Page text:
1 All tetrahedrons and octahedrons have that interior perfection described just above. It appears that these basic objects transform dynamically in ways that capture basic processes within nature. Over the years we will be doing the work to explore these transformations, however, there is a website to learn more about such transformations today: http://loki3.com/poly/transforms.html
TOUR #1. NEEDS EDITING. BENEFITS STATEMENT
REGARDING PRODUCTIVITY, INSIGHT AND OPTIMISM.
The universe is mathematically very small.
Using base-2 exponential notation from the Planck Length
to the Observable Universe, there are somewhere over 202.34
and under 205.11 notations, steps or doublings. NASA’s Joe Kolecki
helped us with the first calculation and JP Luminet (Paris Observatory)
with the second. Our work began in our high school geometry
classes when we started with a tetrahedron and divided the edges
by 2 finding the octahedron in the middle and four tetrahedrons
in each corner. Then dividing the octahedron we found
the eight tetrahedron in each face and the six octahedron
in each corner. We kept going inside until we found the Planck Length.
We then multiplied by 2 out to the Observable Universe. Then it
was easy to standardize the measurements by just multiplying
the Planck Length by 2. In somewhere under 205.11 notations we go
from the smallest to the largest possible measurements of a length.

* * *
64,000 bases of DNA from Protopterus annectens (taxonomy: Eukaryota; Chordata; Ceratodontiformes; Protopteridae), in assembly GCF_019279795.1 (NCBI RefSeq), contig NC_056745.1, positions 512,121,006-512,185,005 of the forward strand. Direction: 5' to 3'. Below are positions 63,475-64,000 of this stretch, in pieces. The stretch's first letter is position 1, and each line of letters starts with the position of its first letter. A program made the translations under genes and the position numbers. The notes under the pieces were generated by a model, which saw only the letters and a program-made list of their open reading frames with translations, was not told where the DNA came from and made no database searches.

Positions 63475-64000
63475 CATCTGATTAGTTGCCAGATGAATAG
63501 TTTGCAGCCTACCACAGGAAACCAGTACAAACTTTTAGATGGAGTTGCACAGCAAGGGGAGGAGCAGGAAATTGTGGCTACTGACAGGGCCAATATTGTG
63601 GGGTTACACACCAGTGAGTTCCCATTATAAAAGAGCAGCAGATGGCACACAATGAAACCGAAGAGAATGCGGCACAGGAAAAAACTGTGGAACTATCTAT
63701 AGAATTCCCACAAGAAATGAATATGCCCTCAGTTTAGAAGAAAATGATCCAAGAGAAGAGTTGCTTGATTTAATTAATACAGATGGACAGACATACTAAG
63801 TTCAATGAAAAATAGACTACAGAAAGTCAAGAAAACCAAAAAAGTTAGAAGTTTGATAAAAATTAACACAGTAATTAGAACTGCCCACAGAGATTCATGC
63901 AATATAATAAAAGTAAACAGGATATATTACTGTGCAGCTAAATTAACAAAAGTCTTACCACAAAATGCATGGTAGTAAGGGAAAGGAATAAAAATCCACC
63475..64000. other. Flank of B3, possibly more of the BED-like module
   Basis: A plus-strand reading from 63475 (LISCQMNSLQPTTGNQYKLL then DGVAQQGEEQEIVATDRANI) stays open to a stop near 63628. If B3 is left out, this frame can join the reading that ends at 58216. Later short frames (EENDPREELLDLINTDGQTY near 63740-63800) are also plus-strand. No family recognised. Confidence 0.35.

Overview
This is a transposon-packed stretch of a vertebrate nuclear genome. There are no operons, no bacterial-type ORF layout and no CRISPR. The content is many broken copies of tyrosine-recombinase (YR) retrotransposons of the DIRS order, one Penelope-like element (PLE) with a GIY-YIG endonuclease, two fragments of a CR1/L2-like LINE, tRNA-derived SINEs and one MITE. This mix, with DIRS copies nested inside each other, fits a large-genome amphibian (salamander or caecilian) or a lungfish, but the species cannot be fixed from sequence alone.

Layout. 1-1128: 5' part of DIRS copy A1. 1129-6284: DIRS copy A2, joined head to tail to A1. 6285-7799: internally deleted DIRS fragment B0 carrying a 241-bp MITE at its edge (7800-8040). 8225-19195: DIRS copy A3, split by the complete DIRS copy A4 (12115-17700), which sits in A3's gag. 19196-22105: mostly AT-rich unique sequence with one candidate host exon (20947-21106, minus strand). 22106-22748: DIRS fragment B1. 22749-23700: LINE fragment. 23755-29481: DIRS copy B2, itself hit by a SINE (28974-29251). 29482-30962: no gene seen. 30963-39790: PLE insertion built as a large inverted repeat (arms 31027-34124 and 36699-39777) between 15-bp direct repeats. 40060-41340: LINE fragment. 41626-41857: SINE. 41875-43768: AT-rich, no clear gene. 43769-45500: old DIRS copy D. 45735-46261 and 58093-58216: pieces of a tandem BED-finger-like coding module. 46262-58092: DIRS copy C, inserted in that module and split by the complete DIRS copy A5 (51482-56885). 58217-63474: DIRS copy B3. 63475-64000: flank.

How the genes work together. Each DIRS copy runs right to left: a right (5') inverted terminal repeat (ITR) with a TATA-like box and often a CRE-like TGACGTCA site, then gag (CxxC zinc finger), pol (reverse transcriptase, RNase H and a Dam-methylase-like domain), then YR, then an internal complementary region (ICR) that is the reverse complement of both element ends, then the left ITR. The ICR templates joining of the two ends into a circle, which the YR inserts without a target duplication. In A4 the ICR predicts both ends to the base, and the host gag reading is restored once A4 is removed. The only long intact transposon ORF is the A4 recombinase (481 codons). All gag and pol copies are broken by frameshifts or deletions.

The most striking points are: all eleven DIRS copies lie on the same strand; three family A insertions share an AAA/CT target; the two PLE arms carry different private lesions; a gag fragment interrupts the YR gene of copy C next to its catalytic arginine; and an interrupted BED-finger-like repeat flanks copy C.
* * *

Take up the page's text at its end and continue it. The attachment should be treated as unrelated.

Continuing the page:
Key references for more: http://doublings.wordpress.com/2013/07/09/1/
TOUR #2. The very small scale universe is amazingly complex.
Assuming the Planck Length is a singularity of one vertex, consider
the expansion of vertices. By the 60th notation, of course, there are
over a quintillion vertices and at 61st notation well over 2 quintillion more
vertices. Yet, it must start most simply and here we believe the work
within cellular automaton and the principles of computational equivalence
could have a great impact. It’s mathematics of the most simple. We also
believe A.N. Whithead’s point-free geometries should have applicability.
Key references for more: http://doublings.wordpress.com/2013/04/17/60/
TOUR #3. This little universe is readily tiled by the simplest structure.
The universe can be simply and readily tiled with the four hexagonal plates
within the octahedron and by the tetrahedral-octahedral-tetrahedral chains.
Key references for more: http://bigboardlittleuniverse.wordpress.com/2013/03/29/first/
TOUR #4. And, the universe is delightfully imperfect.
In 1959, Frank/Kaspers discerned the 7.38 degree gap with a simple
construction of five tetrahedrons (seven vertices) looking a lot like the Chrysler
logo. As I said in the restaurant, we have several icosahedron models with its
20 tetrahedrons and call squishy geometry. We also call it quantum geometry
(just in our high school) and we guess, “Perhaps here is the opening to randomness.”
Key references for more: YET TO BE WRITTEN
Future tours: The Planck Length as the next big thing.
Within computational automata we might just find the early rules
that generate the infrastructures for things. Given your fermions and proton
do not show up until the 66th notation or doubling, what are we to do with those